Tonight Belinda’s Bedtime Story THE WITCH WHO STOLE THE PINK



Gabrielle loved pink.
“Oh, hello Gabrielle,” the little pink-haired old lady would say. “Here’s a beautiful blue dress. Can I exchange it for that little pink button?”
With a quick snip from a pair of scissors, the little old lady had what she wanted.
One morning, Gabrielle woke up to find that her pink satchel had lost all of its colour!
“I have no idea,” said Gabrielle’s mother, “what has happened.”
On her way to school, the colourless satchel on her back, Gabrielle passed the little old pink-haired lady.
“Tee hee! Tee hee!”
When she looked back, she saw a fat Persian cat. And the cat was bright pink!
It was simply too much when her beautiful pink walls faded as well.
“WHAT HAPPENED HERE?” roared a voice.
Gabrielle turned to find a plump gentleman in a business suit seated on a chair which floated in the air. On his lap was a glass bowl containing a pink goldfish. Behind him, a hole in the wall was closing itself up.
“Who are you?” Gabrielle asked.
“I am the Chairman. I run things from my chair. Meet Roger, once just another fish in the pond!”
“Hello Roger!” Gabrielle said politely. “And why are you here?”
“You are having a colour problem?”
“Yes, someone is taking all of the pink away. I think it is the lady who lives just down the street with her pink, I mean, her black cat. It seems to have turned pink.”
“Most unusual,” said the Chairman. “You must help us put an end to this, Gabrielle!”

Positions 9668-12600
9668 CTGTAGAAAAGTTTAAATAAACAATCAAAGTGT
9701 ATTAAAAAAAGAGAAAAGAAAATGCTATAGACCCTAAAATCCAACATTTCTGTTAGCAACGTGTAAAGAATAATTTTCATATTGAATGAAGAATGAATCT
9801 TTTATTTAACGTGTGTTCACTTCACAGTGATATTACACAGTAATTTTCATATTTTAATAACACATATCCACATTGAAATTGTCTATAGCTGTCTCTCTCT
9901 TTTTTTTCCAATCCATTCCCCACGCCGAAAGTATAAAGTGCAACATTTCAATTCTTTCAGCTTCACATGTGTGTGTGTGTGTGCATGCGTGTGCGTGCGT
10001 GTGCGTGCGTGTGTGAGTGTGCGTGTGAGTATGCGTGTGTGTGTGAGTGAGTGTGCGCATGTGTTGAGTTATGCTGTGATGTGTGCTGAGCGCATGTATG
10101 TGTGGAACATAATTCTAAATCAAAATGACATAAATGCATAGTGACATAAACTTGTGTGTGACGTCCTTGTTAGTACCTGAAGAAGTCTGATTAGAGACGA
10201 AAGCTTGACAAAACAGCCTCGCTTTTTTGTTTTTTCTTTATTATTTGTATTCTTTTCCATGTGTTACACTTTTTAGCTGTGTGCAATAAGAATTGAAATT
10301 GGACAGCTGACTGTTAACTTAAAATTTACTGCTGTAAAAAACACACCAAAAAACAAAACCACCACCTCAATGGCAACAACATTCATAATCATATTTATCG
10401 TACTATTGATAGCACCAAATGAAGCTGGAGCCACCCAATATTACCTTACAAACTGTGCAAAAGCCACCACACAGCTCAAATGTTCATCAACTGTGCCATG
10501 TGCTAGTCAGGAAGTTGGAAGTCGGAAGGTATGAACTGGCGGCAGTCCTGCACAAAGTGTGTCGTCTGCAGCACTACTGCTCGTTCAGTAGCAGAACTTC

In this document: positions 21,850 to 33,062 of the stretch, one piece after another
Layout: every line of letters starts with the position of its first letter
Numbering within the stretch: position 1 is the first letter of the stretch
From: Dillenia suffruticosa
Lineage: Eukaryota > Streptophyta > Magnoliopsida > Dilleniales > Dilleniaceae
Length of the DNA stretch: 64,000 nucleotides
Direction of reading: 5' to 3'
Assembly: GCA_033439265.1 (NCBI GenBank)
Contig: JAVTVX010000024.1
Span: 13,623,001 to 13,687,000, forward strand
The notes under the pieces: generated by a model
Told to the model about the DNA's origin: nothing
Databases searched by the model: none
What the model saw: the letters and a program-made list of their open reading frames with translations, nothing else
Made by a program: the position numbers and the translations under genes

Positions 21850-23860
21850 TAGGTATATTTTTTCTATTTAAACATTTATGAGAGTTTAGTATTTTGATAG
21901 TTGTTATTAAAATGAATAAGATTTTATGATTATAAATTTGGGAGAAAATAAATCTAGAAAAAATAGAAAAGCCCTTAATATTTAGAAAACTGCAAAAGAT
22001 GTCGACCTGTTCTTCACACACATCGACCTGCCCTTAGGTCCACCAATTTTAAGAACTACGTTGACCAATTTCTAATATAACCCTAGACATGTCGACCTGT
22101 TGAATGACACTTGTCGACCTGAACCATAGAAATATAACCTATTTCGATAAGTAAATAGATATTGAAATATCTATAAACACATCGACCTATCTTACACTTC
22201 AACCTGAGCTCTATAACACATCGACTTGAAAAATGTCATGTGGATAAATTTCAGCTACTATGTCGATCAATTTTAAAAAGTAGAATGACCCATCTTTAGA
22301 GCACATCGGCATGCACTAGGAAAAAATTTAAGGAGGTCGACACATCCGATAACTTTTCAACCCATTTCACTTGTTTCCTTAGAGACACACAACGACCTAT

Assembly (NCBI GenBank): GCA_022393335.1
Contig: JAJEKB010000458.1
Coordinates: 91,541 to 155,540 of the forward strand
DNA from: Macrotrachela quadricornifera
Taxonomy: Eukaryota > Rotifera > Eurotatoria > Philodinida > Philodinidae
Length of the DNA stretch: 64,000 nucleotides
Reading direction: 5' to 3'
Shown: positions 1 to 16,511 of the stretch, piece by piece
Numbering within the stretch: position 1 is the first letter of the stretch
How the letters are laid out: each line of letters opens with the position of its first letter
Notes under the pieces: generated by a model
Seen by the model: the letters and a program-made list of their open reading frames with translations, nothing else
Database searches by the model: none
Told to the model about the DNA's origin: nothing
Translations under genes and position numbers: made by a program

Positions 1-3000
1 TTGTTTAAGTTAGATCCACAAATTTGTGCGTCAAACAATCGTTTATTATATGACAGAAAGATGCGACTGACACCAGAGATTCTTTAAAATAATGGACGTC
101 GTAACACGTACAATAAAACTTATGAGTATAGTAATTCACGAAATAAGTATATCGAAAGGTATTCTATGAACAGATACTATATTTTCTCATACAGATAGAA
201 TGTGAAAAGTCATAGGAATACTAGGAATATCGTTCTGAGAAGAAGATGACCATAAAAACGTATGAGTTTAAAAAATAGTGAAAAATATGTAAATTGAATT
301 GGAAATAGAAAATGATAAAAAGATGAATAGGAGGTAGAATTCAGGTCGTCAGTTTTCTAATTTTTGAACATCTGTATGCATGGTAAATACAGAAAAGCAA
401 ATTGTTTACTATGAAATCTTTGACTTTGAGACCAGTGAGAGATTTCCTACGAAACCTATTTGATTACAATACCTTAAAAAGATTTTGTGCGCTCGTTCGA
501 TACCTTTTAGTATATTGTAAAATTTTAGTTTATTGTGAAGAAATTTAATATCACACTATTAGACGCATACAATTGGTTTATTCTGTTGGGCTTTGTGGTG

“Of course,” said Gabrielle. “But my mother will have to meet you first.”
“Naturally,” agreed the Chairman.
“You get about by means of the chair?” Gabrielle’s mother said when Gabrielle brought her new friend down to the kitchen.
“Not exactly,” said the Chairman.
“And you want Gabrielle to tie up a loose thread in the sweater of the world, is that it?”
“Yes. Someone appears to have gotten their hands on the pink thread of the world, and is pulling at it, removing it inch by inch. Once it is entirely gone, the whole sweater could unravel.”
“I shall have to write a note to your teacher informing her that you have been called away on urgent business,” said Gabrielle’s mother.
“Umm, one thing more,” added the Chairman, “if I might ask you for … .”
” A chair,” said the Chairman.
Gabrielle had to both think and feel where she wanted to go and that’s where she went in her chair.
As they floated down the street, they passed the little old pink-haired lady.
“Oh, what a pretty pink goldfish!” she said. “Do you think you might care to exchange it for a very precious jewel?”
“I have all the jewels I require,” the Chairman said. “What I have a real need of would be a nice fat, black, Persian cat.”
“No, no!” said the little old lady. She half-walked, half-ran away.
“Most interesting,” said the Chairman. “Shall we go and visit the cat?”
They directed their chairs down the street to where the lady lived. The cat was napping on the top front step. As the visitors approached, it opened one eye and spat.
“That’s no way to carry on, pussy,” said the Chairman as he placed the glass fish bowl before it.
“Roger!” Gabrielle exclaimed. “The cat will eat him!”
“No,” corrected the Chairman. “The fish has been thoroughly trained and will only be swallowed.”
As Roger leapt and splashed about, with a single bound from the cat it was all over!
“Good-bye, Roger,” Gabrielle said.
As she spoke, the cat began to turn a shocking electric pink, opened its mouth wide and Roger flew out. From his goldfish jaws, a pink thread trailed back to the cat’s mouth. Roger spun round and round inside his bowl of water. Soon a great pink ball grew about him and the cat returned to its natural blackness.
“That, Gabrielle, is the missing thread,” said the Chairman. “We must return it to its proper place.”